San Antonio’s Jewish community and its inter-faith supporters on Tuesday evening together made a strong stand against extremism, violence and anti-Semitism, WOAI reports.
An estimated 1,600 people attended the local memorial service at Temple Beth-El just north of downtown for victims of Saturday’s synagogue attack in Pittsburgh that left 11 victims dead and six others wounded. Two police officers who responded to the mass shooting are among those still hospitalized.
The service featured music, readings of the names and short biographies of each of the dead, prayers, and messages of hope, encouragement, inclusion and resilience from local Jewish leaders and Mayor Ron Nirenberg.
Former mayor and Obama-era Housing and Urban Development Secretary Julian Castro, Republican Congressman Will Hurd, and area law enforcement officials also were in attendance.
Temple Beth-El Rabbi Mara Nathan said the sizable contingent of non-Jews present offers reassurance in an era of rising nationalism and resurgent anti-Semitism.
“It just makes me feel really good about San Antonio, that even at a really horrible and hard moment that we have friends to support us,” Nathan said, adding that community and spirituality can still be a strong counter to vitriol, threats, persecution, or worse.
“The only thing we have is each other and our humanity, and when we are faced with hate, the only thing we can do is fight back with love,” Nathan said.
Local Jewish Federation CEO Ronit Sherwin also drew comfort from the large and diverse turnout.
“After tragedy we want to say, ‘Look, well, what can we do?’ and the truth is, we have to continue living on, and living with strength,” Sherwin said.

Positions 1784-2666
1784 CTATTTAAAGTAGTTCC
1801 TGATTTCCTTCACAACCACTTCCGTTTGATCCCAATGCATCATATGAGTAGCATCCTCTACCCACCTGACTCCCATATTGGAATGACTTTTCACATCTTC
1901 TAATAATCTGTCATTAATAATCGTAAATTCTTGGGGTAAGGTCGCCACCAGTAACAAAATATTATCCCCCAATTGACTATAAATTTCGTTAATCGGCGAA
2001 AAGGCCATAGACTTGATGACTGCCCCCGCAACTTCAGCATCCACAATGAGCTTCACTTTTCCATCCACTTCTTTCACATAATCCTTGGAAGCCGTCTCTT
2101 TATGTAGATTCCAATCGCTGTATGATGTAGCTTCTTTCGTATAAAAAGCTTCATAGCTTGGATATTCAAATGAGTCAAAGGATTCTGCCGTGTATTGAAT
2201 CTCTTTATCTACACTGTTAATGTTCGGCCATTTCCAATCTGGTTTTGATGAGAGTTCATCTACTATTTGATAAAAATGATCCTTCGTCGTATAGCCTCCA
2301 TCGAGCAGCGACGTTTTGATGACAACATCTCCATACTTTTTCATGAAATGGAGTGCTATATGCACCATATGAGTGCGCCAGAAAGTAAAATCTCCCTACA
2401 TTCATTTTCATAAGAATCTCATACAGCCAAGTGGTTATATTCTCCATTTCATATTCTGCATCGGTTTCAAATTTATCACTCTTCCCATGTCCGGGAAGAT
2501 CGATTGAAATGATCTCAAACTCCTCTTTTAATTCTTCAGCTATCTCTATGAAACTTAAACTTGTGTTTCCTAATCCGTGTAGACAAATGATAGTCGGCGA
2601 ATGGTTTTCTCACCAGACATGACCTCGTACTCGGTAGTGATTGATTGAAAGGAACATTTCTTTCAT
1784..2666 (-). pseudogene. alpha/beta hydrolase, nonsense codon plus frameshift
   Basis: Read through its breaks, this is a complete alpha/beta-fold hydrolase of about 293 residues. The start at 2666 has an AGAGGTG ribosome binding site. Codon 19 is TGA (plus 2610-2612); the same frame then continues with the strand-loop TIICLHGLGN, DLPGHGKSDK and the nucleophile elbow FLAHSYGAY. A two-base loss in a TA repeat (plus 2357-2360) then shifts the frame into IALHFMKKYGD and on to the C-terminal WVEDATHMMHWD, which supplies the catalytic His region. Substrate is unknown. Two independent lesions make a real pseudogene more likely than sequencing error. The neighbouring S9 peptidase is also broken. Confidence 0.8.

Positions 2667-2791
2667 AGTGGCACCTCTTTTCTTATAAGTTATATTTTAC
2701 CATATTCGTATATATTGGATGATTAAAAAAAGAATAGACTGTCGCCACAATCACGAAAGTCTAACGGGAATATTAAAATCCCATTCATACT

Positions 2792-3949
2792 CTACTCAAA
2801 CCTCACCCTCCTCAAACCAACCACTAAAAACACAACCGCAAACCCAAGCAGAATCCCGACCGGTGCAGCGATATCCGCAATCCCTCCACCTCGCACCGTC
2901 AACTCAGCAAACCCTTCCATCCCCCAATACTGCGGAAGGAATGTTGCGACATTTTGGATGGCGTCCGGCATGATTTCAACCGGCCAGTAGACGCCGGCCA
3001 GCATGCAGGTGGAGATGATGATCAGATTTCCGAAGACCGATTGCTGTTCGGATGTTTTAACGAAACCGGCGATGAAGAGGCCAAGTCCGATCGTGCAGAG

The Rev. Nancy Kuhn,, a retired Episcopal priest who just returned to the Alamo City after serving in the Diocese of West Texas, was part of the contingent of Christian clergy in attendance.
She said she worries about future attacks on worship centers in the United States.
“I think a lot of people of good faith and good will are working as best they can, but it’s always hard to combat evil. “I just hate to see the ‘tribal’ quality that is coming forth all over the world,” Coon said. “It’s based in fear, fear of ‘the other.’ ”
During the service, leaders of the inter-faith community, elected leaders, and first responders took to the stage and joined the crowd in singing “This Land is Your Land.”
Local Jewish college students also lit candles for each of the 11 Tree of Life congregants killed in the attack.
Shortly after the shootings Pittsburgh police arrested a suspect, identified as 46-year-old Robert Bowers. Authorities say Bowers posted numerous anti-Jewish messages online before entering the synagogue and shouting his hatred for Jews while opening fire with an assault-style rifle.
Investigators say he continued to shout his hatred for Jews as he exchanged gunfire with officers. Officials say the Tree of Life Synagogue incident, in an area of Pittsburgh known as Squirrel Hill, is the most deadly attack on Jews in U.S. history. Prosecutors say they will pursue the death penalty in the case.
PHOTO: Members of San Antonio's inter-faith community, elected officials, first responders and Jewish leaders led a diverse crowd estimated at about 1,600 in singing "This Land is Your Land" during Tuesday evening's memorial service at Temple Beth-El near downtown for the victims of Saturday's Tree of Life Synagogue mass shooting in Pittsburgh. Authorities say the weekend attack is the worst aimed at Jews in U.S. history. Photo by Morgan Montalvo